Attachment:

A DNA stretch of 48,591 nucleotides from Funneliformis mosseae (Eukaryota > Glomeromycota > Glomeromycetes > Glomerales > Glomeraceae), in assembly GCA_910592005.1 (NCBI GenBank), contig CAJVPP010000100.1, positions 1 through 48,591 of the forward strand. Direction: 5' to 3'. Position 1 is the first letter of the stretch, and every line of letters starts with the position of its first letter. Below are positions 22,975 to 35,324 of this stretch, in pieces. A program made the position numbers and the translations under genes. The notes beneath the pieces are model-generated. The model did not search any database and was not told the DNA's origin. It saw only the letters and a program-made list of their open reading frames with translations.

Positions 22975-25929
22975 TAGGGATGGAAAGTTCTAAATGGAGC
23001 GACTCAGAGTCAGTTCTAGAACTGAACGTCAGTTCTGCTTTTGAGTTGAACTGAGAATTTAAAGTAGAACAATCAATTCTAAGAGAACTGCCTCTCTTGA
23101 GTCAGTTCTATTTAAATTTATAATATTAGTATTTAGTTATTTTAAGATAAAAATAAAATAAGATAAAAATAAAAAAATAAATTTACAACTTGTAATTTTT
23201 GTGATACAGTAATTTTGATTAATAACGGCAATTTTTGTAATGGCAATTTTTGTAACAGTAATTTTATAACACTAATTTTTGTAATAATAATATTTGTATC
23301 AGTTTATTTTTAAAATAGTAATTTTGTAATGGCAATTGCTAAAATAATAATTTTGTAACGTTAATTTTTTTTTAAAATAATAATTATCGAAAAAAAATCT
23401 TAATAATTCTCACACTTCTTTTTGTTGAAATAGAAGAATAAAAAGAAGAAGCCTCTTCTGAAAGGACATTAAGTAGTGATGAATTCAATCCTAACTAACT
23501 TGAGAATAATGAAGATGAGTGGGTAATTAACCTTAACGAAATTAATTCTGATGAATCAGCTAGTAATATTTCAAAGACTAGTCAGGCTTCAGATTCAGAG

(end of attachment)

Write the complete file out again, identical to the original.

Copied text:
A DNA stretch of 48,591 nucleotides from Funneliformis mosseae (Eukaryota > Glomeromycota > Glomeromycetes > Glomerales > Glomeraceae), in assembly GCA_910592005.1 (NCBI GenBank), contig CAJVPP010000100.1, positions 1 through 48,591 of the forward strand. Direction: 5' to 3'. Position 1 is the first letter of the stretch, and every line of letters starts with the position of its first letter. Below are positions 22,975 to 35,324 of this stretch, in pieces. A program made the position numbers and the translations under genes. The notes beneath the pieces are model-generated. The model did not search any database and was not told the DNA's origin. It saw only the letters and a program-made list of their open reading frames with translations.

Positions 22975-25929
22975 TAGGGATGGAAAGTTCTAAATGGAGC
23001 GACTCAGAGTCAGTTCTAGAACTGAACGTCAGTTCTGCTTTTGAGTTGAACTGAGAATTTAAAGTAGAACAATCAATTCTAAGAGAACTGCCTCTCTTGA
23101 GTCAGTTCTATTTAAATTTATAATATTAGTATTTAGTTATTTTAAGATAAAAATAAAATAAGATAAAAATAAAAAAATAAATTTACAACTTGTAATTTTT
23201 GTGATACAGTAATTTTGATTAATAACGGCAATTTTTGTAATGGCAATTTTTGTAACAGTAATTTTATAACACTAATTTTTGTAATAATAATATTTGTATC
23301 AGTTTATTTTTAAAATAGTAATTTTGTAATGGCAATTGCTAAAATAATAATTTTGTAACGTTAATTTTTTTTTAAAATAATAATTATCGAAAAAAAATCT
23401 TAATAATTCTCACACTTCTTTTTGTTGAAATAGAAGAATAAAAAGAAGAAGCCTCTTCTGAAAGGACATTAAGTAGTGATGAATTCAATCCTAACTAACT
23501 TGAGAATAATGAAGATGAGTGGGTAATTAACCTTAACGAAATTAATTCTGATGAATCAGCTAGTAATATTTCAAAGACTAGTCAGGCTTCAGATTCAGAG